Limitation of liability in Commercial contracts

English law is frequently chosen as the governing law of the contract in international transactions, even though neither party to the agreement is English. Many Norwegian companies that trade with English or other International undertakings often agree to English law as the governing law of the agreement - perhaps without a comprehensive overview of the implications this may have on the various contractual clauses. In this first article on the limitation or exclusion of liability under English law, we give a brief overview of the legal framework within which it is possible to limit or exclude liability to a contracting party based on English background law.
Tuesday, December 20, 2016

Authors: Partner | Lawyer Guy Leonard and Associate Heidi Magnussen

Commercial parties entering into an agreement – whether it is an agreement for the sale of goods, a distribution agreement, or a cooperation agreement – will generally be concerned about the liability they may incur arising from their contractual obligations. Exclusion clauses can be found in nearly all such ‘business-to-business’ contracts, and both parties will have a separate interest in drafting the clause in such a way as to minimise their own liability if things should go wrong. However, not all liabilities may legally be limited.

Controls on limitation clauses under English law
Since parties may not always have equal bargaining power, English law stipulates different ways to restrict the effect of unfair limits on liability. A party’s liabilities are usually divided into:

  • Liabilities you cannot limit.
  • Liabilities you can limit if you mention them expressly.
  • Liabilities you can limit if the clause is clear enough.
  • Liabilities you can limit by a reasonable clause if UCTA applies.

A restriction of liability that offends these controls is normally unenforceable. The rest of the contract remains enforceable under the principle of severance, which applies even to contracts lacking an express severance clause.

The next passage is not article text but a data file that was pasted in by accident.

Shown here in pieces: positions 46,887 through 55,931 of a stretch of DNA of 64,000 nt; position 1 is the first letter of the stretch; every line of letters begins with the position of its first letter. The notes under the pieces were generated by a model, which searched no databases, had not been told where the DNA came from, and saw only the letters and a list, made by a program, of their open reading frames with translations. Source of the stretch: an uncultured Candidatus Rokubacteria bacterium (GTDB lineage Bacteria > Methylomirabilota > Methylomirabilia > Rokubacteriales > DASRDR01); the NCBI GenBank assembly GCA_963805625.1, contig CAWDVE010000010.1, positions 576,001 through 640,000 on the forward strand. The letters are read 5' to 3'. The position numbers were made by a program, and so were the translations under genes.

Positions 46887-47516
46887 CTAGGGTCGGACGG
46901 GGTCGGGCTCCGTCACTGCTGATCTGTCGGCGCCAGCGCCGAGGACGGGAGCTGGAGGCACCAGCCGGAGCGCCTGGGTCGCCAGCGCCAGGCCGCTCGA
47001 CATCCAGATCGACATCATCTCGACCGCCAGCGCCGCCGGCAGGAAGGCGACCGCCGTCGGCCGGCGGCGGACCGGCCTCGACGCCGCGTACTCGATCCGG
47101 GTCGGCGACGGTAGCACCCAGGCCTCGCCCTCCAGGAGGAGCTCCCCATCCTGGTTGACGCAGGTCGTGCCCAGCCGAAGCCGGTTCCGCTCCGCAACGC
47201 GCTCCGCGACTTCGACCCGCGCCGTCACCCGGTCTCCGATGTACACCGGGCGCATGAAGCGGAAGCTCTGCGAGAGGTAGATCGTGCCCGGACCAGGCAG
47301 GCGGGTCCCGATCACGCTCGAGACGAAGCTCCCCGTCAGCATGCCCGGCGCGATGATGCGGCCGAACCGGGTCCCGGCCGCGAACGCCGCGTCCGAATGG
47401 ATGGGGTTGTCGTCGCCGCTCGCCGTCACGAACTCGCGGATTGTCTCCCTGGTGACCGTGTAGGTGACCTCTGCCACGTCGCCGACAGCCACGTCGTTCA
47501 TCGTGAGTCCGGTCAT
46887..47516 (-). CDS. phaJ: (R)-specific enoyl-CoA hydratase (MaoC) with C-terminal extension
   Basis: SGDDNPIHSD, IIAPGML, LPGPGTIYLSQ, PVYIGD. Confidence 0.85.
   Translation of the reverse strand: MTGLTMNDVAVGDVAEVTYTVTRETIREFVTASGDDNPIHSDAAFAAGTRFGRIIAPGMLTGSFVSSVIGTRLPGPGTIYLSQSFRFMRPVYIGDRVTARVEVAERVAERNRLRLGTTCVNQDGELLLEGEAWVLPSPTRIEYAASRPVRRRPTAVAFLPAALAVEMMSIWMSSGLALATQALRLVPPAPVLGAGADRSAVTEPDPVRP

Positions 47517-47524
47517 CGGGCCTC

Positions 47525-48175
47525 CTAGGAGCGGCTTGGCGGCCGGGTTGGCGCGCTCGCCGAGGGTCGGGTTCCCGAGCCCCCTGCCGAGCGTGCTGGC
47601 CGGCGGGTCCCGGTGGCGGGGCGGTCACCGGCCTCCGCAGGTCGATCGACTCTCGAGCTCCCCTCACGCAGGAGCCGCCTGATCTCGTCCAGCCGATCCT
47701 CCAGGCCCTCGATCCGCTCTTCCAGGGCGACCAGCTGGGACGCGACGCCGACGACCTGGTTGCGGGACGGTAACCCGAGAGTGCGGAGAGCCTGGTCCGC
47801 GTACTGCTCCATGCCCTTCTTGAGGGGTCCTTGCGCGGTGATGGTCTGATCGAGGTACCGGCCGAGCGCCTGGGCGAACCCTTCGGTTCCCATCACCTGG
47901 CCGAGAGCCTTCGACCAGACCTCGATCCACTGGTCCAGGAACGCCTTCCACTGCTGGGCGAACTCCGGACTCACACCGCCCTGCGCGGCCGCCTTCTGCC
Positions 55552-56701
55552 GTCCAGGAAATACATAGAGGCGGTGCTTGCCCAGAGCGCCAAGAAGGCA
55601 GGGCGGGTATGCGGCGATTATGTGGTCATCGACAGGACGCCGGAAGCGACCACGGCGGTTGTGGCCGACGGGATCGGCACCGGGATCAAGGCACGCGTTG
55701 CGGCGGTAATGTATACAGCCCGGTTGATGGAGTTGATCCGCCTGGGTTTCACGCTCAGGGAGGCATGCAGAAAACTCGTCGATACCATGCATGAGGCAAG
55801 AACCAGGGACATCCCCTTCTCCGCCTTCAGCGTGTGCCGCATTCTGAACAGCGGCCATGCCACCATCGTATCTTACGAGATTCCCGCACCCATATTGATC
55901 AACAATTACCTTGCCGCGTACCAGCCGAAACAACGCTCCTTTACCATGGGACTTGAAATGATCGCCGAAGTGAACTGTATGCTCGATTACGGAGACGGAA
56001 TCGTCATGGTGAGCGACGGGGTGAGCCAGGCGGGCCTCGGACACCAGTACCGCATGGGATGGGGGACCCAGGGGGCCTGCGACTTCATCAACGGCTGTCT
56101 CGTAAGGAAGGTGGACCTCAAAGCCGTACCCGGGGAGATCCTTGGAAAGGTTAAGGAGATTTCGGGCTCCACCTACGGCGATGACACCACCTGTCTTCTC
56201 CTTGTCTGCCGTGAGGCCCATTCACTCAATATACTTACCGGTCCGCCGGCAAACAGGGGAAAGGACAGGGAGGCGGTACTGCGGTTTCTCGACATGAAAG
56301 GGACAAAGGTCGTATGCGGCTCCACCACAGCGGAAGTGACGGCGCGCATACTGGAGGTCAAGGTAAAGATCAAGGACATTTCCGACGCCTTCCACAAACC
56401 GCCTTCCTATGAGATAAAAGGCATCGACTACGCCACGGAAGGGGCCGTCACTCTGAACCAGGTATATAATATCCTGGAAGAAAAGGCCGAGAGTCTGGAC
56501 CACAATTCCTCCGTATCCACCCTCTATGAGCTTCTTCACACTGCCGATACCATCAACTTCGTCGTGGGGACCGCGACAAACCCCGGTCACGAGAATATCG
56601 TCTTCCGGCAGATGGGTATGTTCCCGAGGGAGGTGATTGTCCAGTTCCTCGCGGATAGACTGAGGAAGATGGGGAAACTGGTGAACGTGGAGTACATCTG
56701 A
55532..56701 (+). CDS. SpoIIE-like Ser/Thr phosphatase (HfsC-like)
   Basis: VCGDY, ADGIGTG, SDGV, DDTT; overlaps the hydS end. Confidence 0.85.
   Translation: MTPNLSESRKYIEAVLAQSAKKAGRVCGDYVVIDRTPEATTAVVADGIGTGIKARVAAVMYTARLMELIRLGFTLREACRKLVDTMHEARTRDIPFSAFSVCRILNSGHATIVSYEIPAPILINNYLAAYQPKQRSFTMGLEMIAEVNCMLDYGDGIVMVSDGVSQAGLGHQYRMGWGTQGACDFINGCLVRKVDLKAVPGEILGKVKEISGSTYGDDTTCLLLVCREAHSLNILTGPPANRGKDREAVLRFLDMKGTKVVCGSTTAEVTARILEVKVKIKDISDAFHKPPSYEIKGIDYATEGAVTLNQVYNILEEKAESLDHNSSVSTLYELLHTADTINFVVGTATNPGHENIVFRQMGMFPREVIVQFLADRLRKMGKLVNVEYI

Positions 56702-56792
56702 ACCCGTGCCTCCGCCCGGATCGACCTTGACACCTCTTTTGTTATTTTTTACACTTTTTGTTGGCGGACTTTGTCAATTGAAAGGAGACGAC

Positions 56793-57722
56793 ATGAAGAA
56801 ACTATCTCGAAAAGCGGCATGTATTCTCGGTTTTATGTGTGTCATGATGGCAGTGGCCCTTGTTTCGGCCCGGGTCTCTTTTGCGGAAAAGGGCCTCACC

Liabilities you cannot limit
Some liabilities simply cannot be limited, and a clause that purports to do so will therefore be void. This is the case for fraud (dishonesty) by a contracting party.

Moreover, where the Unfair Contract Terms Act 1977 (“UCTA”) applies to the contract the contracting parties may not limit their liability for injury or death caused by a lack of reasonable care, or for supplying goods without the right to do so.

It is common practice to preserve these liabilities, or some of them, expressly in the contract. It is, however, doubtful whether there is any legal need to do so.

Other contractual clauses falling within the ambit of UCTA will be valid only if they pass the reasonableness test set out in section 11(1) of the Act. This includes clauses limiting liability for breach of standard terms, negligence, misrepresentation etc.

A clause will only pass the reasonableness test if it was fair and reasonable to include the term in the contract, considering everything the parties knew or should reasonably have contemplated when they entered into the contract. The test is easily satisfied in a fully-negotiated clause between commercial parties of roughly equal bargaining power, especially if both parties understood the risks and were advised by lawyers.